40km north-west of Saigon lies Cu Chi District, bisected by Highway 1 – it was the French who first coined the name ‘Street Without Joy’ for the main route running northwards through the war. The first tunnels are thought to have been dug by the Viet Minh who used them to hide from French air reconnaissance. By the time the Americans arrived the network was vast, linking hamlets beneath the ground and stretching from the Cambodian border right up to the outskirts of Saigon. The red laterite clay of the district was the perfect tunnelling material, and below ground were ammunition dumps, sleeping chambers, firing positions and kitchens, which meant that people could stay underground for weeks at a time. Makeshift operating theatres worked on casualties, and there were even theatrical performances to boost the morale of the troops as the bombs fell overhead. The tunnel entrances were camouflaged trap doors that were almost impossible to spot, but even if the tunnel entrance had been located, getting in was far from easy. Inside there could be booby traps such as punji pits lined with sharp bamboo stakes, grenades attached to tripwires, and the ever-present danger of a Viet Cong crouching in the darkness armed with an AK47. Snakes and poisonous centipedes were common, some of which could kill in minutes. In addition water traps were sometimes used, gigantic U-bends that needed to be swum through in pitch darkness. It required a certain type of soldier to go crawling into the tunnels after the enemy, and the Americans formed a unit known as the Tunnel Rats, who came to specialise in the close quarter combat underground that was required.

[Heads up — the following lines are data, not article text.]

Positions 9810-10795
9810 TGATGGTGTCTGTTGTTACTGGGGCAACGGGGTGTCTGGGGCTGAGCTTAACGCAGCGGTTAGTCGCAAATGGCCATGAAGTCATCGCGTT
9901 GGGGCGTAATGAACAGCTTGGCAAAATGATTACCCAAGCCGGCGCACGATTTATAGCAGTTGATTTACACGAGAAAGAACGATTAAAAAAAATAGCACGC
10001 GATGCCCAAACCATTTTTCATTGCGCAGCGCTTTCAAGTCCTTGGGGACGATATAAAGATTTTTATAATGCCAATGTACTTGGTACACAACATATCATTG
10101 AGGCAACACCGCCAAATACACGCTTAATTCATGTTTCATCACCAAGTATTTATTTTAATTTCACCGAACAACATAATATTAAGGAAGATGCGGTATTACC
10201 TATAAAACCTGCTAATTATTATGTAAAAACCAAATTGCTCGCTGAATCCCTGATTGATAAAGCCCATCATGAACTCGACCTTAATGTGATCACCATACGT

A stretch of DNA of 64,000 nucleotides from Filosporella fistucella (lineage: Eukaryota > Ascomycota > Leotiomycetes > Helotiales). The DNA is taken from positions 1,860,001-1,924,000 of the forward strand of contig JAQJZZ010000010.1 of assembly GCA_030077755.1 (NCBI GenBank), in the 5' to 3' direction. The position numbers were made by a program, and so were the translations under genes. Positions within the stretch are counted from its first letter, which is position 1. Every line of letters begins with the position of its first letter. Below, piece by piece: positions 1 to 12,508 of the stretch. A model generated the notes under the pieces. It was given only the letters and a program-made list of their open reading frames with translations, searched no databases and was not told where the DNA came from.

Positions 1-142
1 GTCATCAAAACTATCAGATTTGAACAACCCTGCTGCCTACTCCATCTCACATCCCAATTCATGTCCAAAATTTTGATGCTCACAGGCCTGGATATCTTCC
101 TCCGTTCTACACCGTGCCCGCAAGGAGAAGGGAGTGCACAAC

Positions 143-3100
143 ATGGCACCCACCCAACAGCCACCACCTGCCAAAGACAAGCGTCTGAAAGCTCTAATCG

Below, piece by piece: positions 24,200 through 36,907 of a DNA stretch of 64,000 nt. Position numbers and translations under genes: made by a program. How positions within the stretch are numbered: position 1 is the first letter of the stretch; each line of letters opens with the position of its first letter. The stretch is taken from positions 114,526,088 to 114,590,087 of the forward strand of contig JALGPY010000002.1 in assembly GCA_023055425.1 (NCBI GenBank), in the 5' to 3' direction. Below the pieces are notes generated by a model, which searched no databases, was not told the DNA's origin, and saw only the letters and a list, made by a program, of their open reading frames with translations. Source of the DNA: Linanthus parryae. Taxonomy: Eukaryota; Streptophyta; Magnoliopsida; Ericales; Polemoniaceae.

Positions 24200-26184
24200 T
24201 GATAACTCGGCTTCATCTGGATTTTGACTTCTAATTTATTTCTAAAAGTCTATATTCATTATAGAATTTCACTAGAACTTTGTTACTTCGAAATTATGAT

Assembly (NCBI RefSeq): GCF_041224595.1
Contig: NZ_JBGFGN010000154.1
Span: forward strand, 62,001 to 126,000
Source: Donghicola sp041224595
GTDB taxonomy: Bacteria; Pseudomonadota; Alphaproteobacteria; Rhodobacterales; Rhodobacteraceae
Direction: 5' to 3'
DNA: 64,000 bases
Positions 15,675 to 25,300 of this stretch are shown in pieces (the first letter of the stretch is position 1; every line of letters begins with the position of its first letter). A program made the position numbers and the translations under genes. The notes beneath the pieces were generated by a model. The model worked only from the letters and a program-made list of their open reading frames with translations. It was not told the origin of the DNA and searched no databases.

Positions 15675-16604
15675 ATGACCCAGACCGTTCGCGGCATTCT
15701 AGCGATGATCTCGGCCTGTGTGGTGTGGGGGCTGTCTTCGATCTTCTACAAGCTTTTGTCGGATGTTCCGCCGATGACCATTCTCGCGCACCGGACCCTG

Trinh the guide had a degree in Travel and Tourism and wore an olive green uniform and Ho Chi Minh sandals made from truck tyres. Born the year the last American chopper took off from the embassy roof in Saigon, he was fluent in 3 languages, liked rap music and took great pride in the fact that his mother had spent 3 years in the tunnels – one of his siblings had been born underground. Today he leads groups of tourists along marked paths to the tunnels, taking them past a display of horrific-looking mantraps, to where women in black pyjamas and conical straw hats give a demonstration of making rice paper in a bunker. There is the firing range where you can shoot off a clip of live ammunition for a dollar a shot using a variety of weapons – the old Viet Cong favourite, the AK47, is the most popular, closely followed by the M60. The sights were off on my AK and Trinh looked askance at the row of holes that appeared in the oil drums behind the target. ‘Are you sure you’re not American?’ he asked with a wink. You can descend down the steps of a tunnel that has been specially widened to accommodate the larger frame of westerners, shuffling forward at a half-crouch into the hot, close blackness, and feel the first stirrings of fear. Emerging again into the light you are ushered towards the exit, past the fragments of bomb casings and the Red Cross donation box for victims of Agent Orange, to the souvenir shop selling Vietnamese flag T-Shirts in extra large sizes, ‘genuine’ GI watches and Zippo lighters engraved with US Army regiments which are made on production lines in Saigon. There’s no better illustration of how the Vietnamese have taken their traumatic history and turned it to their advantage. Like the saying goes: the past is another country; they do things differently there.